And speaking of coffee, did I mention this place grows a lot of coffee? Salento is in the heart of the eje cafetero (coffee region), and it’s one of the best places in the country to get a quality cup of joe. There are a number of fincas (coffee farms) within walking distance, and many offer tours that explain the entire coffee production process, from planting to exporting, and everything in between. Even better, for the other purists out there, is the fact that many of these family-owned farms are all-organic — some even maintain the practice of doing everything by hand! As far as I’m concerned, it’s hard to beat buying a bag of fresh-ground organic coffee straight from the family that grows, harvests and sells it — we’re taking farm-to-table to a whole new level here.

pretty colors!

Outside a gallery in Salento

In addition to its tasty products, Salento is also a haven for artisans. The main street leading out of the plaza is lined with all kinds of shops selling everything from hand-knitted sweaters to chocolate-covered coffee beans. The leather, wool and wood here are especially good quality, and you’ll see many people walking around in ruanas (Colombian wool ponchos). One of the most iconic local products is the sombrero aguadeño (or sombrero antioqueño), a slightly larger version of a fedora favored by most of the local farmers. The hat has grown from its humble beginnings as a rancher’s traditional sun protection and can now be spotted as a fashion statement on the heads of Colombians across the country. If you’re on the hunt, though, this is the place to get it — there are a few stores on the first block close to the plaza that sell a staggering quantity of hats in all sizes. Every time I visit, I debate buying one, but the truth is I’d be afraid to wear it much in Bogotá because of the inevitability of it getting soaked. Still, I’m tempted whenever I’m there — I have visions of wearing it as I gaze out over the small coffee and lulo plants sprouting in the yard behind my finca. Maybe once I finally do buy that finca (is it time to retire yet?), I’ll have a reason to get a hat.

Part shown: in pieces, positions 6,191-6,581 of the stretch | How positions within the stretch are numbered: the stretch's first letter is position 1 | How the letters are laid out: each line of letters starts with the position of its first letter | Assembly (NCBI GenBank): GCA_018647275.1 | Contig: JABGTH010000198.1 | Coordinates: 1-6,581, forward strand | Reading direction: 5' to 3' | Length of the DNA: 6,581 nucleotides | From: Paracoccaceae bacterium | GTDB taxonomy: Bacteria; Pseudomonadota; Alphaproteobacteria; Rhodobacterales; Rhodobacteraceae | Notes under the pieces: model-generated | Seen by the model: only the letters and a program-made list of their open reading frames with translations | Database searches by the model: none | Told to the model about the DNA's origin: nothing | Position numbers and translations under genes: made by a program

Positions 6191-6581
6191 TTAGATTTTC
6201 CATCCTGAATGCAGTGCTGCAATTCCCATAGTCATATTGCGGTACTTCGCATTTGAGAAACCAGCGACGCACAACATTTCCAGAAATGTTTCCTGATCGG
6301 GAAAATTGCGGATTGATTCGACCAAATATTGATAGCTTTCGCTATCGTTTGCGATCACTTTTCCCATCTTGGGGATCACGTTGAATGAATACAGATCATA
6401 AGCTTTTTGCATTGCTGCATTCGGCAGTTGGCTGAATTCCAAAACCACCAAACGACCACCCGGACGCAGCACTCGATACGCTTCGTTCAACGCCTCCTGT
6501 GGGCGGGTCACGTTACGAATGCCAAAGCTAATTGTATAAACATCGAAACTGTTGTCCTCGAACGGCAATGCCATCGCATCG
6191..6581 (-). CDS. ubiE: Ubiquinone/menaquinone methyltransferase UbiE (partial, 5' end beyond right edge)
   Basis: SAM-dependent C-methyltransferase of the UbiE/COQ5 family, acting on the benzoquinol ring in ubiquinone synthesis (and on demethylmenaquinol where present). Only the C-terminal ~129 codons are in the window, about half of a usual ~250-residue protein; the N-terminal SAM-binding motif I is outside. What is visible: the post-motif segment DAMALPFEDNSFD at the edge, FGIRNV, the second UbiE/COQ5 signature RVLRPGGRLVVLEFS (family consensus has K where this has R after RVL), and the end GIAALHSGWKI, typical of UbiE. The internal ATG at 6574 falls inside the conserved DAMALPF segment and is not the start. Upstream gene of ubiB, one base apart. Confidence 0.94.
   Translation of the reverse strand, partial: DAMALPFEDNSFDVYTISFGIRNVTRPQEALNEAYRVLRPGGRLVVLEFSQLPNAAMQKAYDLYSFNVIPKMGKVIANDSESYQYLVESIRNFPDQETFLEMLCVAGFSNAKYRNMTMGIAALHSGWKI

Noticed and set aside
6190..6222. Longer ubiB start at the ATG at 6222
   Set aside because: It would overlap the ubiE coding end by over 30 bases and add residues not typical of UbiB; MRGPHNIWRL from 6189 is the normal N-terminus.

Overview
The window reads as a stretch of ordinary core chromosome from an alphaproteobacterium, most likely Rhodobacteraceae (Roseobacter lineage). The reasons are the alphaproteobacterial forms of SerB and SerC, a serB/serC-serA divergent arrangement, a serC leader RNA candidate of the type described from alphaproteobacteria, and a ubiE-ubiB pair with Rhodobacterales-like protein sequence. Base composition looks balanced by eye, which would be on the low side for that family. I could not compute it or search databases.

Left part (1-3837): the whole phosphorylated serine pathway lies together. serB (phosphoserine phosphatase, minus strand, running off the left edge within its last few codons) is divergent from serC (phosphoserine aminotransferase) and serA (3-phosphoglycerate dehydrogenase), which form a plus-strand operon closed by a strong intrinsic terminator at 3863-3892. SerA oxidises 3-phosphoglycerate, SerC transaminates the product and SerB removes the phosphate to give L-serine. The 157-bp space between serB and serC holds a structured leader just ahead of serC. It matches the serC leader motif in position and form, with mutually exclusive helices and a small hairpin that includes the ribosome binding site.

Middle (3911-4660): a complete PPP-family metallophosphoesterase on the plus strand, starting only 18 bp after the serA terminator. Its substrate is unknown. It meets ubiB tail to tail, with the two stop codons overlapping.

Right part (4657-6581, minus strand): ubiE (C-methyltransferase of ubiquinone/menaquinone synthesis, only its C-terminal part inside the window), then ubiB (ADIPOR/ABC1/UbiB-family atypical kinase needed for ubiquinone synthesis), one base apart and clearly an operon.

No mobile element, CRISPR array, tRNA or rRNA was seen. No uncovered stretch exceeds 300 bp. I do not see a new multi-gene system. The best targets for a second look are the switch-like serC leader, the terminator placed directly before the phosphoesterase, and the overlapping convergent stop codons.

In the meantime, I’ll just keep going back.

trees for days

Can you blame me? LOOK at this place!

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Artesanía: Werregue Bowl

I bought this bowl on a trip to southwestern Colombia in February, during a visit to an indigenous community that lives up the Río Calima, right near the border between the Valle del Cauca and Chocó departments. It’s made of werregue, a palm fiber native to Colombia’s Pacific coast. Werregue crafts are one of the country’s most distinctive artesanías, and also one of the most intricate: it can take 1-2 months to weave a basket or a vase, and the best ones are woven so tightly they can actually carry water. I’ve been using this bowl to hold my necklaces, since it’s too beautiful to risk putting anything in it that could tear or stain it.

One of my favorite things about this bowl is the fact that I had the opportunity to buy it directly from the woman who made it. We were visiting the indigenous community as part of a work trip, but at the end of a productive meeting, some of the women wanted to show us the artesanías they had created, in case we wanted to buy something (which of course we did). They make everything from complex beaded necklaces to these stunning werregue jars and bowls, which they often transport along the three-hour boat-moto-bus trip into Buenaventura to sell. Due to some of the serious violence and security issues around Buenaventura right now, as well as direct threats against some members of their community, they haven’t been able to travel for a while, so they were happy to show off the work to us while we were there. I feel so much more comfortable buying beautiful crafts like this directly from the amazing people who make them — it’s a relief knowing that my money is actually going to the community that deserves it, rather than any other buyers or middlemen.

I would have loved to bring back about 9000 more things, but could only take what I could fit in my bag, which ended up being this bowl as well as a pair of beaded earrings and a bracelet. The women gave all of us necklaces as a gift before we left, and mine is sitting in this bowl right now, which feels like exactly where it belongs.